Biometric science and technology continue to advance at an exponential rate. Thanks to this technology, law enforcement is finding new ways to put it to work cutting down on crime. In some instances, it could make it possible for law enforcement officers to solve cold cases. Despite these apparent advantages, many still feel as though the use of this technology could be a violation of a person’s civil rights and may be a violation of the constitution.
Finger Print Readers Are Only the Beginning
Among the most significant advances in the field of biometrics are facial recognition and fingerprint scanners. These technologies are used to secure a wide range of secured devices such as cell phones, tablets, even computers. Upon arrest, officers like to be able to search any electronic devices the alleged perpetrator might have. However, there is some concern that the use of this technology could be considered a violation of the individual’s 4th and 5th Amendment rights.
This issue has been before the courts, in 2016 a federal judge ruled that officers could compel a suspect to use their fingerprint to unlock their iPhone. But, one year later, another federal judge reversed this decision. Stating that he did not believe the situation warranted a suspect being forced to unlock their devices via biometrics so that officers could search them for evidence.
Moving on up to the latest in digital CCTV cameras and facial recognition software, the images, and video captured today can go way beyond just recognizing a person’s face. They can help with walking gait and voice recognition and create a picture accurate enough for “iris only” recognition.
In the Media
While many believe that since this type of technology is already in place adding to the toolbox of law enforcement officers is merely an extension of something we are all used to using. Many believe that making it available to law enforcement officers will make their cities safer.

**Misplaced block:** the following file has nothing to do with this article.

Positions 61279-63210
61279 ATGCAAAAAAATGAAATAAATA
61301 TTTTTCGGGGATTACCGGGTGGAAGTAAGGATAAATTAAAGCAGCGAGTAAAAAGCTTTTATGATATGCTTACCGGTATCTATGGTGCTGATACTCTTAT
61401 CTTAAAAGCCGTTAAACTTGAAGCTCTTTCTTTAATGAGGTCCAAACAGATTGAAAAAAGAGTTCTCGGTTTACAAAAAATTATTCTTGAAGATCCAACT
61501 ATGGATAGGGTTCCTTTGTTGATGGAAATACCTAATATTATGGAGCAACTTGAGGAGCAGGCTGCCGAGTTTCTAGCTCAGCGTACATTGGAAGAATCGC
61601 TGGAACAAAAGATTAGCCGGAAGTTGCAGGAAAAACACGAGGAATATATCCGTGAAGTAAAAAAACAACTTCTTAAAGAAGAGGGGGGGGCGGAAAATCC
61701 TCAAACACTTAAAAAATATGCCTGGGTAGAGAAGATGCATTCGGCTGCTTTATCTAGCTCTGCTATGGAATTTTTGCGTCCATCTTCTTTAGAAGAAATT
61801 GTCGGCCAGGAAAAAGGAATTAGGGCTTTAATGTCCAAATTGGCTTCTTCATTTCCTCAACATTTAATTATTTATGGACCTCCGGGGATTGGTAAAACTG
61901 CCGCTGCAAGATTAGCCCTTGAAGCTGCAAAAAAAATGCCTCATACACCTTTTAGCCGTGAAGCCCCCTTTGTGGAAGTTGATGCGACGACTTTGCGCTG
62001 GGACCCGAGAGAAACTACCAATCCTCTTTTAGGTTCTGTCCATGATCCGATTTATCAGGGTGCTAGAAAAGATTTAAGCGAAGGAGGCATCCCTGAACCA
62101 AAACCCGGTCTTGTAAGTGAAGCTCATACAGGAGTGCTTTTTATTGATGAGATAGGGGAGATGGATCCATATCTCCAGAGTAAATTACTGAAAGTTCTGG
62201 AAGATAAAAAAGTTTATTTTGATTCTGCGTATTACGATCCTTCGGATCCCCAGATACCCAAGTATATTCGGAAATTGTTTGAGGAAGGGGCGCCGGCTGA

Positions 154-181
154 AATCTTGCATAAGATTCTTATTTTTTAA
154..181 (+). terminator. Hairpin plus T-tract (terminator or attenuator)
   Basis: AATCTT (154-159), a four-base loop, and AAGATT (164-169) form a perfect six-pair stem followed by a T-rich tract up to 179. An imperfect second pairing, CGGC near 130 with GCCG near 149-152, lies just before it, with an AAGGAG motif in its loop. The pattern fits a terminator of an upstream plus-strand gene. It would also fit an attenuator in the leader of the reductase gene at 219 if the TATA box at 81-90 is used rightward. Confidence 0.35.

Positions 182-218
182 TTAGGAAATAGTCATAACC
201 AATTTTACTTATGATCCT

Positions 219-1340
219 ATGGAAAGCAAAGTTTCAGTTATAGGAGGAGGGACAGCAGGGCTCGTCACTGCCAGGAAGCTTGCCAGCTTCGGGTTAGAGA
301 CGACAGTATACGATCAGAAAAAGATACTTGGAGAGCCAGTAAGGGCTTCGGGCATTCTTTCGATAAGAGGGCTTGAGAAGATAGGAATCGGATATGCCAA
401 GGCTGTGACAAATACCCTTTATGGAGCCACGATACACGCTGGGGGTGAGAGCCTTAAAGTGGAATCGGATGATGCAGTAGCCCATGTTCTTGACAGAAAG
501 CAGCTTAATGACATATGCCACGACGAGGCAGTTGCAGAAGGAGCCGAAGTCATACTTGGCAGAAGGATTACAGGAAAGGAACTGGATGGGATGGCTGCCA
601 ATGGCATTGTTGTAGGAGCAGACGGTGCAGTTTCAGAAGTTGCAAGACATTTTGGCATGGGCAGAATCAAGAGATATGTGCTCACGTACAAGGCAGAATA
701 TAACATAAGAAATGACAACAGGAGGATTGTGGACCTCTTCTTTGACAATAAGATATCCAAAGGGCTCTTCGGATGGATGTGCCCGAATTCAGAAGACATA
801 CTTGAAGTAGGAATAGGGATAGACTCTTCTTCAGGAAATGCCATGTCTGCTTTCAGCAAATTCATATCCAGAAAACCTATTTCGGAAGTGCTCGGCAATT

The ACLU along with other critics, feel that the use of facial recognition software will make it possible for LE to track innocent people anywhere they go. At the same time, it would be possible for LE to follow a “person of interest” without having to obtain a warrant. At the same time, LE could monitor a person’s purchases (i.e., guns, ammunition, even fertilizer) and enter this information into a database which would then cause them to be added to the “person of interest” list.
Being on this list could then lead to a completely innocent person being tracked in the event of a crime being committed, even if the person in question had absolutely nothing to do with the crime in question. Critics believe that actions such as these could constitute a violation of that person’s 4th and 5th Amendment rights.
Finally, everyone seems to agree that the use of biometric devices can be of great help in helping law enforcement to deal with things like domestic terrorism. The final answer will be one that manages to achieve an acceptable balance between a person’s right their privacy and individual freedoms and the ability of biometrics to help make things a little safer for everyone.